“Roads of Victory” through Warsaw and Gdansk on January 17
On January 17, commemorative events took place in Warsaw and Gdansk devoted to the 75th anniversary of the Red Army's liberation of Warsaw.
Rossotrudnichestvo and the Russian Military Historical Society (RMHS) helped organize an online lecture prepared by M. Myagkov, the scientific director of RMHS, professor at MGIMO, and doctor of historical sciences. The lecture was held as part of the international "Roads of Victory" project in two Polish cities. It was dedicated to the liberation of Poland and the places of military success for Soviet soldiers.
The historian emphasized the historical significance of January 17 in the Great Patriotic War and the overall Second World War. “Poland was liberated by the Red Army together with the Polish Army, with Polish soldiers who fought among the ranks of our troops. We must gather and look each other in the face,” he noted. "We must preserve our history together, and find common ground. The great history of the Red Army's liberating campaign in Europe, and its decisive role in defeating Nazism, must remain forever."
Representatives from the Russian diplomatic corps headed by Russia's ambassador to Poland, Sergey Andreev, CIS diplomats, representatives of Polish veteran and public organizations, and Russian compatriots took part in a traditional wreath-laying ceremony at the Mausoleum of Soviet Soldiers Cemetery in Warsaw.
According to the head of Rossotrudnichestvo, Eleonora Mitrofanova, “Roads of Victory” is one of the collaborative projects between the Agency and its partners which allows us to effectively counter attempts to rewrite history, to preserve history and convey it to the younger generation living outside Russia.”
Igor Zhukovsky, head of the Russian Center for Science and Culture in Poland, said that the Rossotrudnichestvo representative office holds concerts dedicated to the war period on the day of the Red Army's liberation of Warsaw every year. “This year the concert was organized at the Russian Embassy. An exhibition on the liberation of Eastern Europe also opened, which was prepared by the Russian Historical Society. The date January 17 is important to me: my grandfather, Nikolai Anisimovich Borkovsky, was wounded near Warsaw, and his medal “For the Liberation of Warsaw” has a special place in our family archive,” he said.
After the concert, the anniversary of the liberation of Warsaw was celebrated on Poklonnaya Hill with fireworks.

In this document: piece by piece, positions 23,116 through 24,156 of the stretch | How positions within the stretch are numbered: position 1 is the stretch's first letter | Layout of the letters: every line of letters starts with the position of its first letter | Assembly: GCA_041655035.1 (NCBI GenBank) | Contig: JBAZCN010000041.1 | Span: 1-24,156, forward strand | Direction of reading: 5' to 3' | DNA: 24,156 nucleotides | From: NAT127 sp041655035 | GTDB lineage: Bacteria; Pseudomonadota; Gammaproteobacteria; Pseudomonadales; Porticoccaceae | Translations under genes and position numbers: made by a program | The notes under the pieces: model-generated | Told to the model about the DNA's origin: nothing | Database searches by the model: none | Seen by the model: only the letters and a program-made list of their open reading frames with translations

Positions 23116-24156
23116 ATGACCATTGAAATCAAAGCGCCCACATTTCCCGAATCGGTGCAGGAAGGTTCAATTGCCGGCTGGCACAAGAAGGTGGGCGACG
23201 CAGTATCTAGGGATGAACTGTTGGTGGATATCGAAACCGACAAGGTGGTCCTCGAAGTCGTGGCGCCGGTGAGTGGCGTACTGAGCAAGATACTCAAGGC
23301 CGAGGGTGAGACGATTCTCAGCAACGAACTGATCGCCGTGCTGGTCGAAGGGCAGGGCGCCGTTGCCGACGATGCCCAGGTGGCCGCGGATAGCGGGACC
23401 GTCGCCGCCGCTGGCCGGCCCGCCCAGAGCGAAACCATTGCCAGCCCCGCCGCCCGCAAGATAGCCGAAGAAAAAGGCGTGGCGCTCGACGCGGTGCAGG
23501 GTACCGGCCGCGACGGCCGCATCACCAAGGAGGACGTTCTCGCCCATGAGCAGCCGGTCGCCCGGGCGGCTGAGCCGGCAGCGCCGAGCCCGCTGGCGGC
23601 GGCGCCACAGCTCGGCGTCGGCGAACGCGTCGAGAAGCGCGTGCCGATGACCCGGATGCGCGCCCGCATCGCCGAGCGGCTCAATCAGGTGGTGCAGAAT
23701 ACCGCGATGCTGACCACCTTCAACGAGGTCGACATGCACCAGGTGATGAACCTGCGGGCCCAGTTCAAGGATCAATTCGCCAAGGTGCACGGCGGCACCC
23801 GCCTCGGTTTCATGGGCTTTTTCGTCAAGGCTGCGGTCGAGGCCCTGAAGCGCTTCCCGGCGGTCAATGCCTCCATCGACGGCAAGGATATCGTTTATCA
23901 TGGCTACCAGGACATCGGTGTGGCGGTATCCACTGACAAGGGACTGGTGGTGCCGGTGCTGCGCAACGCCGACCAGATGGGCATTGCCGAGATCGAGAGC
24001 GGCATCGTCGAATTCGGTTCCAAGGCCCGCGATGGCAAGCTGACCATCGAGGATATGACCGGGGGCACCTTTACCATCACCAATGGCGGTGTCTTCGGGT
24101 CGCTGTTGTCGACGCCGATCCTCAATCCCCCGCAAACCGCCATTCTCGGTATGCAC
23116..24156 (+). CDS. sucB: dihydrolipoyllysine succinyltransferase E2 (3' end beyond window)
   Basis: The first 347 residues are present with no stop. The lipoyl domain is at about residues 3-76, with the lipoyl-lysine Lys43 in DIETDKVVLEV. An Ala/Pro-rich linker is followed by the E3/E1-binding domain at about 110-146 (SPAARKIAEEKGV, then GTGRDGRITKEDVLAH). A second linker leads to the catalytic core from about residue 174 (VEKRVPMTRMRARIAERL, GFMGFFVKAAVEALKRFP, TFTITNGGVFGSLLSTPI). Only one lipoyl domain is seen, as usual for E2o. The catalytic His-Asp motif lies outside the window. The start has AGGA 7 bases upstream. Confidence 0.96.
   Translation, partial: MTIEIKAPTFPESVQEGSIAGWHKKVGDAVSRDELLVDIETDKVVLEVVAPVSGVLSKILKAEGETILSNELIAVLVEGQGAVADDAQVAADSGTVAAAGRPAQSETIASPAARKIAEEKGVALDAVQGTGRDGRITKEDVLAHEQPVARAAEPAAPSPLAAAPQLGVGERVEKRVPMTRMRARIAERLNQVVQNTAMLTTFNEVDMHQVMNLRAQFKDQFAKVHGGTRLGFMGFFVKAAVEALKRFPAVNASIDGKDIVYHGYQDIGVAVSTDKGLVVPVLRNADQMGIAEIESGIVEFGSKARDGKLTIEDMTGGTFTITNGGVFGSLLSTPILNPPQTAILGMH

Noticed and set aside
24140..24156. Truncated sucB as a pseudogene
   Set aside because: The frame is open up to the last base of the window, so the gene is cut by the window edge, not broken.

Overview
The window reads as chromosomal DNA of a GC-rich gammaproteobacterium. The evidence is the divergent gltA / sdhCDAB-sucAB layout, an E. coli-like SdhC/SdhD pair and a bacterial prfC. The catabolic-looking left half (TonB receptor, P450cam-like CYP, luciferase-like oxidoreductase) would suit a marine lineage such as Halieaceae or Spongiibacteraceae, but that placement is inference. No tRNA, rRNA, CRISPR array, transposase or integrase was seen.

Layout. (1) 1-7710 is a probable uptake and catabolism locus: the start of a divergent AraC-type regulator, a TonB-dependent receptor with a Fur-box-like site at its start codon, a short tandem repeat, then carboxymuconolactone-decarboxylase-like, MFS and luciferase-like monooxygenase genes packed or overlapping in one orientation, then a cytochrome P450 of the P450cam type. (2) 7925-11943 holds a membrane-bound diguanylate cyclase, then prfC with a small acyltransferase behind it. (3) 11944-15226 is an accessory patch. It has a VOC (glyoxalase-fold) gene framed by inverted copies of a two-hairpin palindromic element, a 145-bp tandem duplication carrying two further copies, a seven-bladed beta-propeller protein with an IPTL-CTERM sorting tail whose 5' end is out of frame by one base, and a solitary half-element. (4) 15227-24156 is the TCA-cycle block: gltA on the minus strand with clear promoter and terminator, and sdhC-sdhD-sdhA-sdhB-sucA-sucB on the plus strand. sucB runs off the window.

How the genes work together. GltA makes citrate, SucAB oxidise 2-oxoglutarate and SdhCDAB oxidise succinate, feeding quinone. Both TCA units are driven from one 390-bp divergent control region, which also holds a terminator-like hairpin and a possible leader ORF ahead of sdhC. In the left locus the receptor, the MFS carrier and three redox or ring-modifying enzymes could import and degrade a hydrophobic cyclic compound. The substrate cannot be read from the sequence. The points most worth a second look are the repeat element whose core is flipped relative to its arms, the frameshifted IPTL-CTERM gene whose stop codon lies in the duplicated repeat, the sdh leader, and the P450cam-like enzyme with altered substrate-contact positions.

The fireworks are regularly organized in honor of the liberating soldiers in Moscow. Fireworks have already marked the liberation of Odesa, Sevastopol, Minsk, Vilnius, Chisinau, Bucharest, Tallinn, Riga and Belgrade.
Warsaw was liberated on January 17, 1945, during the Warsaw-Poznan operation, which began on January 13, 1945. The Polish First Army also fought for the liberation of Poland together with the Red Army.
The "Roads of Victory" International Campaign
The international “Roads of Victory” campaign started on October 21, 2019, in Belgrade, on the 75th anniversary of the city's liberation. Students of Russian schools and Russian language courses, Serbian educational institutions, Russian compatriots, and veterans all took part in the international campaign. They became familiar with places of historical importance in Belgrade and the surrounding areas of the city. In 2020, as part of the campaign, different events will coincide with the Budapest Offensive (ended February 13, 1945), the Vienna Offensive Operation (from March 16 to April 15, 1945), the Berlin Strategic Offensive Operation (from April 16 to May 8, 1945), and the Prague Offensive (May 6-11, 1945).
The Mausoleum of Soviet Soldiers in Warsaw
This mausoleum-cemetery is a memorial complex with 21,468 burial plots for Red Army soldiers who died in 1944 and 1945, during the liberation of the city from German occupation (during the Warsaw-Poznań operation). The 19.2-hectare memorial was opened in 1950 on the fifth anniversary of the German capitulation. The central part of the complex features sculptural groups depicting Red Army soldiers and a 21-meter granite obelisk with the inscription “Eternal glory to the heroic soldiers of the invincible Soviet Army who fell in battle with Hitler's invaders to liberate Poland and our capital Warsaw."